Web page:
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THE NIGHT OF THE WEREWOLF (1981)
Directed By: Jacinto Molina Alvarez (Paul Naschy)

THE NIGHT OF THE WEREWOLF

Waldemar Daninsky is staked to death and Elizabeth Bathory executed for the crime of practising witchcraft. Fast forward to modern-day 1981 and we meet three attractive female college students who are seeking the grave of Countess Bathory as part of their studies. Little do the trio know that the gentleman who has invited them to stay as guests in his home is the wolfman Daninsky who was awaken a short time before by grave robbers. Meanwhile one of the women intends to bring Countess Bathory back from the dead. This is one of Naschy’s eleven appearances as the wolfman. Naschy does double duty as director and lead actor in The Night of the Werewolf. The Night of the Werewolf has a werewolf and a vampire; vampires, plural to be precise. Naschy does a fabulous job of directing and the film looks great! The werewolf makeup and transformations are top-drawer and there is a decent amount of blood spilled throughout. It is loaded with cool sets and props, groovy wardrobes and nudity. Paul Naschy also gives a bang up performance as the strong and troubled Daninsky. The Night of the Werewolf is one of my very favourite werewolf films and was number four on my top ten favourite werewolf films list.

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PANIC BEATS (1983)
Directed By: Jacinto Molina (Paul Naschy)

panic beats duo

After Paul Marnac’s wife is diagnosed with a heart condition they move to the Marnac family castle in the countryside. The castle once belonged to a relative by the name of Alaric De Marnac who murdered his wife and children, practised the black arts and terrorized the population with his trusty flail. That’s right, a flail! I learned something new today; I learned what a flail is when I looked up medieval weapons! You do not want to get hit with a flail; and you certainly do not want to get bashed to death by a flail. Not a nice way to go my friends. The Marnac Castle is the ideal location at least until the nasty dead relative starts to make appearances. It is a pretty straight-forward story that services the film quite well and a really electric atmosphere with some primo moments of intensity. Best of all it has some amazing gore! Some of the best gore I have seen in any Naschy film. Alaric De Marnac sports a suit of armour and beneath that suit of armor is one ugly rotted sonofabitch (I posted a grand set of Alaric on my tumblr page)! Panic Beats is well shot, bloody, gory, sleazy, sexy and has superb effects and makeup. Naschy is in the director’s chair and once again boasts dual roles as Paul and the brutal and sadistic Alaric. Naschy is a force of nature in this 80s-licious gore fest!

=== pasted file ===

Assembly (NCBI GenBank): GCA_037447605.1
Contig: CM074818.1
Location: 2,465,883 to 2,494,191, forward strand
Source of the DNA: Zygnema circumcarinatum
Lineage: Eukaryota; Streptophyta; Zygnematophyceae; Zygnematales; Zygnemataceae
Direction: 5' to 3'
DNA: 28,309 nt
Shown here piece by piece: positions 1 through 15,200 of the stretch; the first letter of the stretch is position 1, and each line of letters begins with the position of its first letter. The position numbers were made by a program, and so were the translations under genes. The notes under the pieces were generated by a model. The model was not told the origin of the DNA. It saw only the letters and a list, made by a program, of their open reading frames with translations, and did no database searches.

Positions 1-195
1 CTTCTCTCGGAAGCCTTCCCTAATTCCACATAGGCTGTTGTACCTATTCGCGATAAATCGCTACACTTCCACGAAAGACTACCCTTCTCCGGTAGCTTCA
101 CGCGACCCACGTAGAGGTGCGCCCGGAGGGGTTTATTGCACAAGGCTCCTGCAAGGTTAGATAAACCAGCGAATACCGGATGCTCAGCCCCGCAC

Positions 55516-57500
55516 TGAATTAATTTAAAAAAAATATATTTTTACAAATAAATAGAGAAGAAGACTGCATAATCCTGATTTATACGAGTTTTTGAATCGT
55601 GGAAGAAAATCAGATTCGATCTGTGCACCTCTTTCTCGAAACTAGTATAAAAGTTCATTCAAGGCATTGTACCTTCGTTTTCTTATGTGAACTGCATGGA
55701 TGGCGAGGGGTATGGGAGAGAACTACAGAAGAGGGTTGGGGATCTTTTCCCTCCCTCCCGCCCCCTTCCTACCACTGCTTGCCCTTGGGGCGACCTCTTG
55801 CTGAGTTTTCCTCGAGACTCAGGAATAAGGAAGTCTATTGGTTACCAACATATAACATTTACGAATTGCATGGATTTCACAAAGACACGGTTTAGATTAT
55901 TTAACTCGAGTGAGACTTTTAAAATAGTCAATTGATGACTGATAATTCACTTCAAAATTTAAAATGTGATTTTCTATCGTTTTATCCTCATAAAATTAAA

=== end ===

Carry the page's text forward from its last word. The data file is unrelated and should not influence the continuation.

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CURSE OF THE DEVIL (1973)
Directed By: Carlos Aured

CURSE OF THE DEVIL

Countess Elizabeth Bathory swears vengeance on her executor Irineus Daninsky warning him that one of his descendents will befall a terrible accident and will be forever cursed. Several years later the accidental shooting death of a gypsy man by Waldemar Daninsky results in the gypsy’s people scarring him with the “mark of the wolf”. Simultaneously an escaped serial killer is knocking off women all over the countryside. This is good news for Waldemar as the murders he is committing as a werewolf have gone unnoticed; unnoticed, that is until the serial killer’s dead body is found. Another one of Naschy’s eleven wolfman roles and this one also has Satan-worshipping gypsies, a serial killer and a Countess Elizabeth Bathory tie in! The way that Waldemar is marked with the wolf curse was pretty unique. Paul Naschy gives another angst-ridden, hand-wringer of a performance as the wolfman Waldemar Daninsky and is particularly animated in this turn. The scenes where he transforms are a real treat with Naschy knocking shit over right left and center and clutching at himself furiously as he turns into the thing he hates. Waldemar falls in love with two of the film’s female characters instantaneously and love is a strong theme in the story. Love apparently can save a man from a werewolf curse; doesn’t happen, but it could. Curse of the Devil boasts lovely location shots, delightful makeup and transformations, gore, nudity and a particularly spirited and excellent performance from Paul Naschy.

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2 Responses to “Favourite Five Series: PAUL NASCHY”

  1. Victor De Leon Says:

    I seriously need to have a Naschy marathon! Great post!

  2. conradw58 Says:

    A fabulous five for sure,with excellent writing as always! Needless to say, I love all five films(and the other movies that didn’t make the list). I too have a particular fondness for The Mummy’s Revenge,and was happy see the film earn a spot on your favorite five. I enjoy the heck out of the soundtrack to The Mummy’s Revenge as well. I miss Paul Naschy because he really appreciated his fans,and always spoke with affection about the horror movies he made. Well done as usual,Goregirl!